Senate Plan Won’t Help Alabama Meet Growing Need for Health Coverage

By  | July 30, 2020 | Filed under: News

Jane Adams

MONTGOMERY –  As COVID-19 cases and hospitalizations spike across Alabama, our state is facing a critical moment in this pandemic. The Senate Republican COVID-19 relief plan released Monday won’t help Alabama meet the growing need for health coverage. Jane Adams, campaign director of the nonpartisan Cover Alabama Coalition, said in a statement Tuesday:

“Alabamians’ need for Medicaid coverage has surged during the coronavirus pandemic, as unemployment skyrockets and the economy declines. The Senate Republican proposal ignores this growing need, despite bipartisan calls for additional federal Medicaid funding for states.   The failure to invest in Medicaid is particularly disastrous for people of color, who are more likely to lose coverage or to already lack coverage and to have a preexisting condition that requires ongoing care well beyond testing and COVID-19 treatment.


“Alabama’s fiscal outlook is uncertain. Additional federal support for Medicaid is essential to preventing coverage and enrollment cuts. Alabama needs economic stimulus, and enhanced Medicaid funding is a proven tool to both save lives and accelerate state economic recovery. We ask Alabama’s congressional delegation to put Alabamians first by calling on congressional leaders to provide additional Medicaid funding.”

Last week, 40 Alabama organizations sent a letter to U.S. Sens. Doug Jones and Richard Shelby urging Congress to provide substantial additional funding for Medicaid.


Congress took an important first step in March by increasing the share of Medicaid costs paid by the federal government (the Federal Medical Assistance Percentage, or FMAP) and putting protections in place that keep states from cutting eligibility or taking away coverage from current enrollees. Still, there is bipartisan consensus that states need additional federal Medicaid dollars.


Additional Background:


During economic downturns, FMAP increases have been shown to prevent or mitigate Medicaid cuts and strengthen states’ economies. For example, the Government Accountability Office (GAO) and Kaiser Family Foundation researchers concluded that FMAP increases during the Great Recession helped states avoid Medicaid cuts.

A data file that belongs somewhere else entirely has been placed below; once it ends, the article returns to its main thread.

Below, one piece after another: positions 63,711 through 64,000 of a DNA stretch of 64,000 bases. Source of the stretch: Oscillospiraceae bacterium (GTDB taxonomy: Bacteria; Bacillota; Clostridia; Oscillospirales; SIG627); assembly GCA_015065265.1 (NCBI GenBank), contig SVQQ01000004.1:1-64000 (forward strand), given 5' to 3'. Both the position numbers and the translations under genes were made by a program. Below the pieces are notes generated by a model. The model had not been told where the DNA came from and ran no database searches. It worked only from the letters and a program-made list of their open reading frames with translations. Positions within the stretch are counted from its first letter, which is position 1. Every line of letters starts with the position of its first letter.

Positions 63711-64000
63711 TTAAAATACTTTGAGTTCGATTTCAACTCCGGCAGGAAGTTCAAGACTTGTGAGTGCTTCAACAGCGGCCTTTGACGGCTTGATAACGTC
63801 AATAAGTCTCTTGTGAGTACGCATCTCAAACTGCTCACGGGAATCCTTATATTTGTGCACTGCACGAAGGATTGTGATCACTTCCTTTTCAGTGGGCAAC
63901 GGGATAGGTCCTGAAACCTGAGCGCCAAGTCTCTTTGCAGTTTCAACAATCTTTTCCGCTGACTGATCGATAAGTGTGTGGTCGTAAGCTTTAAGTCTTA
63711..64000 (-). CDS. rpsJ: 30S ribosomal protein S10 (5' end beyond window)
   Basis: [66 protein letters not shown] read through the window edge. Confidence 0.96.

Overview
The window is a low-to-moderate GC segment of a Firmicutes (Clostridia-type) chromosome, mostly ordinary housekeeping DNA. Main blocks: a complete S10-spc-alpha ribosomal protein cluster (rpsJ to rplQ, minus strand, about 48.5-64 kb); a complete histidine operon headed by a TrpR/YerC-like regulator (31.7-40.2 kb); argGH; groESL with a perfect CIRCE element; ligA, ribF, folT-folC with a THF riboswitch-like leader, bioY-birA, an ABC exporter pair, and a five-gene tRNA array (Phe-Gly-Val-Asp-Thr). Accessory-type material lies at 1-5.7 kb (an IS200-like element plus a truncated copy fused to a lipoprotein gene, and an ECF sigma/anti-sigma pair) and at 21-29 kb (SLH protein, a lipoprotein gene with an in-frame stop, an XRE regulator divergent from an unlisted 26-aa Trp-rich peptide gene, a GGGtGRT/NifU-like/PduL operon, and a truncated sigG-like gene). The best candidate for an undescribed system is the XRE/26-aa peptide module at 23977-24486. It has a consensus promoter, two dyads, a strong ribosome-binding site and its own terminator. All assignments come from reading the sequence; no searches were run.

FMAP increases are especially important for protecting provider payments during economic downturns. In a Kaiser Family Foundation survey, 38 states said the additional federal funding helped them avoid or limit cuts to provider payments for fiscal year 2009 (and 35 states for 2010). Researchers have also found that the Great Recession FMAP increase was an especially efficient form of stimulus, strengthening states’ economies and preserving jobs.


While the FMAP increase of 6.2 percentage points enacted in March as part of the Families First bill was a good first step, it is much smaller than the Great Recession FMAP increase, and it will end whenever the Department of Health and Human Services declares the public health emergency over, even if the economy and state budgets are still in crisis.


To avoid harmful Medicaid cuts and protect coverage during the public health and economic crises, the Cover Alabama Coalition is calling on Congress to start working immediately on a new package that substantially increases the FMAP, as the bipartisan National Governors Association has urged. This should include:


  • Providing a substantial additional FMAP increase.

  • Keeping higher FMAPs in place until the labor market and state budgets recover, but at least through June 30, 2021.

  • Continuing strong maintenance-of-effort (MOE) protections that prevent cuts to coverage.


Media Release/Jane Adams/Cover Alabama 

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